The White House released a letter May 12 from President Trump’s tax attorneys saying that the past decade of his tax returns show only limited, innocuous ties to Russia, but legal scholars who spoke to Tax Analysts suggested the letter wouldn't satisfy critics’ concerns.
“Saying he didn’t have direct dealings with a Russian company is like saying the sky is blue,” Rutgers University tax law professor Jay A. Soled said of the letter, addressed to Trump by Morgan, Lewis & Bockius LLP tax partners Sheri A. Dillon and William F. Nelson. “The public wants to know if he had indirect dealings with a Russian company,” Soled said.
John R. Brooks of Georgetown University Law Center concurred. “It’s certainly possible that there could be Russian-source income that’s not reflected as Russian-source income in the tax returns,” Brooks said. He noted that if income from a Russian source came through an entity in another country, it would simply show up on a return as income sourced from that country, not Russia.
Dillon and Nelson wrote that their review found that Trump’s returns, “with a few exceptions,” do not show “any income of any type from Russian sources”; any debt owed or interest paid by Trump or his organization to Russian lenders; any equity investments by Russian entities or persons in entities controlled by Trump or his organization; or any equity or debt investments by Trump or his organization in Russian entities.
The letter outlined three exceptions. Dillon and Nelson said that the 2013 Miss Universe pageant held in Moscow earned $12.2 million of foreign income that year, with “a substantial portion . . . attributable to the Moscow event.” The second exception was the 2008 sale by Trump Properties LLC of a Florida estate — which it had acquired in 2005 for about $41 million — to a Russian billionaire for $95 million.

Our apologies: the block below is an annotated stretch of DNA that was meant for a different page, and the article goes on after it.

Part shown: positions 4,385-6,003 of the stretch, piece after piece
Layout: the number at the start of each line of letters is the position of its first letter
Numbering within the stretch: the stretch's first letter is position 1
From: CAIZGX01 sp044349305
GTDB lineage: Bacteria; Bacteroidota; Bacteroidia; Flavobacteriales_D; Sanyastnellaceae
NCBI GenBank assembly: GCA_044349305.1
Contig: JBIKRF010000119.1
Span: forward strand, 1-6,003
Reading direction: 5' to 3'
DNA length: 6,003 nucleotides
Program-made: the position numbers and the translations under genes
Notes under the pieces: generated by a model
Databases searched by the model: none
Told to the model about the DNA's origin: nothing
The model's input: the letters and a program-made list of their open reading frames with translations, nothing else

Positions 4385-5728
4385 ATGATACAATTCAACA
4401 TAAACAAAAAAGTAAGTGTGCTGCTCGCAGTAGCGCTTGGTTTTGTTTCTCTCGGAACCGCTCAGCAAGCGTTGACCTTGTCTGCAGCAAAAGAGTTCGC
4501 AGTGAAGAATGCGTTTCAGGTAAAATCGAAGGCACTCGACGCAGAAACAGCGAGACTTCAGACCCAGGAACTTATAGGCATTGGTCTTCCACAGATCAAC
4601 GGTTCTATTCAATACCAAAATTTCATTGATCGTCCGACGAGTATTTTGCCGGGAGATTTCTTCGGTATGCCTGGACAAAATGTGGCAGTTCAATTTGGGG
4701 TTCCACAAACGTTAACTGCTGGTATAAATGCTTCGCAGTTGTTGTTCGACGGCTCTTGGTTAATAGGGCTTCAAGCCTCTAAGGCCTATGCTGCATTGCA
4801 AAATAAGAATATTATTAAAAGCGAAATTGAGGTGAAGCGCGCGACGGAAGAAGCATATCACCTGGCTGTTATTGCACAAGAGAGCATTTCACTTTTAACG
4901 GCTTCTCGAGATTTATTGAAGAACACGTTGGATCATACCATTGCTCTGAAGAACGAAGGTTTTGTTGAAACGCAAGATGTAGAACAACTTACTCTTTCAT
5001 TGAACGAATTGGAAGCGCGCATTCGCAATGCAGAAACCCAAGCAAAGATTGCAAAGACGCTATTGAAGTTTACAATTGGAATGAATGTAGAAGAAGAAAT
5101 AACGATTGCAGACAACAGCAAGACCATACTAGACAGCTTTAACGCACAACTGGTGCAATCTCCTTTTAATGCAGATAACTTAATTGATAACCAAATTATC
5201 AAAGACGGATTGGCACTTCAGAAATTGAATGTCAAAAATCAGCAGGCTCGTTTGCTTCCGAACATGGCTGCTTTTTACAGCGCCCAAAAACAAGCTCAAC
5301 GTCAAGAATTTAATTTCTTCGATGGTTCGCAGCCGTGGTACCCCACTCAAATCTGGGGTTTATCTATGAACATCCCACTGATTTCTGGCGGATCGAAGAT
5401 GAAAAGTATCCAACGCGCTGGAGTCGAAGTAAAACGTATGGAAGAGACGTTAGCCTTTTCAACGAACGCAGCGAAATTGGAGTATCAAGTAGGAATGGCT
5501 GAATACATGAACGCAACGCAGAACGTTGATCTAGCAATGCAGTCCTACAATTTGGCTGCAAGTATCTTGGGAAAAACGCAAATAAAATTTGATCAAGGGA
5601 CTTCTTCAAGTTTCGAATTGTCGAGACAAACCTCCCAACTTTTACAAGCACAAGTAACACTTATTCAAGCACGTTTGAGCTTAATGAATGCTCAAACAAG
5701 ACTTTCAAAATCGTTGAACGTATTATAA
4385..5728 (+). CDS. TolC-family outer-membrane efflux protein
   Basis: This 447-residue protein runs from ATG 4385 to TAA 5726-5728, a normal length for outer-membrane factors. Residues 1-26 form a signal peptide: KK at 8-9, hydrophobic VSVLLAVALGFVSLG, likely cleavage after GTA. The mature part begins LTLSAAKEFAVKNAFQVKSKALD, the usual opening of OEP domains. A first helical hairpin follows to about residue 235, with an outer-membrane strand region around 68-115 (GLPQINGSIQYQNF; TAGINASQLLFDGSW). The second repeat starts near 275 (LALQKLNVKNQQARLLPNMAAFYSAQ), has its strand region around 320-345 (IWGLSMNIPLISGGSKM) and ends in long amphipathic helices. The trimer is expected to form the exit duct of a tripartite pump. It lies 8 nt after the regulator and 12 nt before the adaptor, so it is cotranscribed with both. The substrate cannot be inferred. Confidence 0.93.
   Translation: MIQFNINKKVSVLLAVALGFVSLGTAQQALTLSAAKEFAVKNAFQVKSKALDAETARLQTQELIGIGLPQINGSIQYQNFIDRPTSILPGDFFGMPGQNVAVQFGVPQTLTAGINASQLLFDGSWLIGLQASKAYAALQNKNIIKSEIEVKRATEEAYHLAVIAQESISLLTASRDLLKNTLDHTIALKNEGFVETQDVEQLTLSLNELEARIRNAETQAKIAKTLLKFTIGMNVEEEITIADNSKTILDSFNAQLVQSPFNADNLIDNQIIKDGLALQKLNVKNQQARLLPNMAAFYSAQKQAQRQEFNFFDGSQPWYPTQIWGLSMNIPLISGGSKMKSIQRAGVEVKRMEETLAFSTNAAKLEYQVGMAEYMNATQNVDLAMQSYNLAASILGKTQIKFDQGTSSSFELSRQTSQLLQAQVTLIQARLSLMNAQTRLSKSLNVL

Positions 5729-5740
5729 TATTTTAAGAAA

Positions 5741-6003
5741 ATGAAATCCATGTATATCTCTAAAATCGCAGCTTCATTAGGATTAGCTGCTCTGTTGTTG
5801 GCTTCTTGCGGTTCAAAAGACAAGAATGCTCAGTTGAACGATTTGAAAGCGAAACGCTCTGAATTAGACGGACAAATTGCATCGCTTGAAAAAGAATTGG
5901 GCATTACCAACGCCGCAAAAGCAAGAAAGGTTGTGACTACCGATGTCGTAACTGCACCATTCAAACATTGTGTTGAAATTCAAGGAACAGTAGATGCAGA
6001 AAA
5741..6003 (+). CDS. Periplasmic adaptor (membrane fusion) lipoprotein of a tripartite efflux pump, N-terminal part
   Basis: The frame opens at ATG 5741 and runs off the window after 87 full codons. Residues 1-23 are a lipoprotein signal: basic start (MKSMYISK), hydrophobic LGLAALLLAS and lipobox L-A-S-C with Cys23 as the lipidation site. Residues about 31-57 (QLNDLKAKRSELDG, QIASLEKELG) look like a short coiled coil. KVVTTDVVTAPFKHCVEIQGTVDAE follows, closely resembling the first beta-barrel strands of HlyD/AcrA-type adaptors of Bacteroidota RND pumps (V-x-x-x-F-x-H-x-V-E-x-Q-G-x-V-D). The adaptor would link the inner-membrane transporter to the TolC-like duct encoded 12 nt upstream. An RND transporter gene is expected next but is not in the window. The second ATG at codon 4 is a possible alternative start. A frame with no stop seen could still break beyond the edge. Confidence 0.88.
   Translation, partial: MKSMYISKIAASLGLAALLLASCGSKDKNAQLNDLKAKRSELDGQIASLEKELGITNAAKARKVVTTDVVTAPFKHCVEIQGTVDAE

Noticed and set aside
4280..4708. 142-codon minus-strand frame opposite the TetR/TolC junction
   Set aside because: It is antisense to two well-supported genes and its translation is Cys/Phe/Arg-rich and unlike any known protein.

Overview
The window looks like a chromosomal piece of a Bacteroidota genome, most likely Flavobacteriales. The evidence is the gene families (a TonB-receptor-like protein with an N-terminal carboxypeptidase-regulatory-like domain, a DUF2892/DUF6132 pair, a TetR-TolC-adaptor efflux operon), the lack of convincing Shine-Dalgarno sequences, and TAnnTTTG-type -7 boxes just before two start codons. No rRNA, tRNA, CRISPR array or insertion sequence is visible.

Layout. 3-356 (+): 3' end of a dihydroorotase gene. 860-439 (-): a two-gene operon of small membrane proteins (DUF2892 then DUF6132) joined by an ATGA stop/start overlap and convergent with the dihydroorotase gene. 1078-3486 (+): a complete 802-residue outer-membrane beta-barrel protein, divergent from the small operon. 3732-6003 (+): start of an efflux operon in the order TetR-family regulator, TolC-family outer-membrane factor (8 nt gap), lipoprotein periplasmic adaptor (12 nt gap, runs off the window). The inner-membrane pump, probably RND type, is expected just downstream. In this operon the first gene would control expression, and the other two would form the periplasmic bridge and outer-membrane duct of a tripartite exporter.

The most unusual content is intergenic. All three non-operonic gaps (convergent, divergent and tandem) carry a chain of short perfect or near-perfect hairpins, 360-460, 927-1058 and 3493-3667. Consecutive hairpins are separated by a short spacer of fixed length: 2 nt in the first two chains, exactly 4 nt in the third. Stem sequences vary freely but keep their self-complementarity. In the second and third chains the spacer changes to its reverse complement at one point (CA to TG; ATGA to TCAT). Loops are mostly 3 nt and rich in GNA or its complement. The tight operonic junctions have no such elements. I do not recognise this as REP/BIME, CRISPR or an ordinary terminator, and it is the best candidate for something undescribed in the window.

The third exception discussed in the letter was more speculative. “Over the years, it is likely that [the Trump Organization] or third-party entities engaged in ordinary course sales of goods or services to Russians or Russian entities,” Dillon and Nelson wrote, citing sales including rounds of golf on a Trump-owned course or Trump-licensed products such as mattresses. Trump’s attorneys said that such income “would not have been separately identified as ‘Russian’ in . . . books and records and therefore not separately reflected” on the returns. But they added that “the amounts are immaterial” for income falling under the third exception.
That exception illustrates why tax returns are an incomplete picture of an individual’s finances, according to Brooks. “If somebody from Russia bought a tie, you won’t see that reflected” on Trump’s tax returns, he said.
The attorneys for Trump did not respond to a request for comment by press time.
Nor did the White House respond to an inquiry about why the letter, dated March 8, was not released earlier. Trump appeared to invoke the letter during an NBC News interview May 11 while dismissing widespread concern that he may have improper ties to Russia.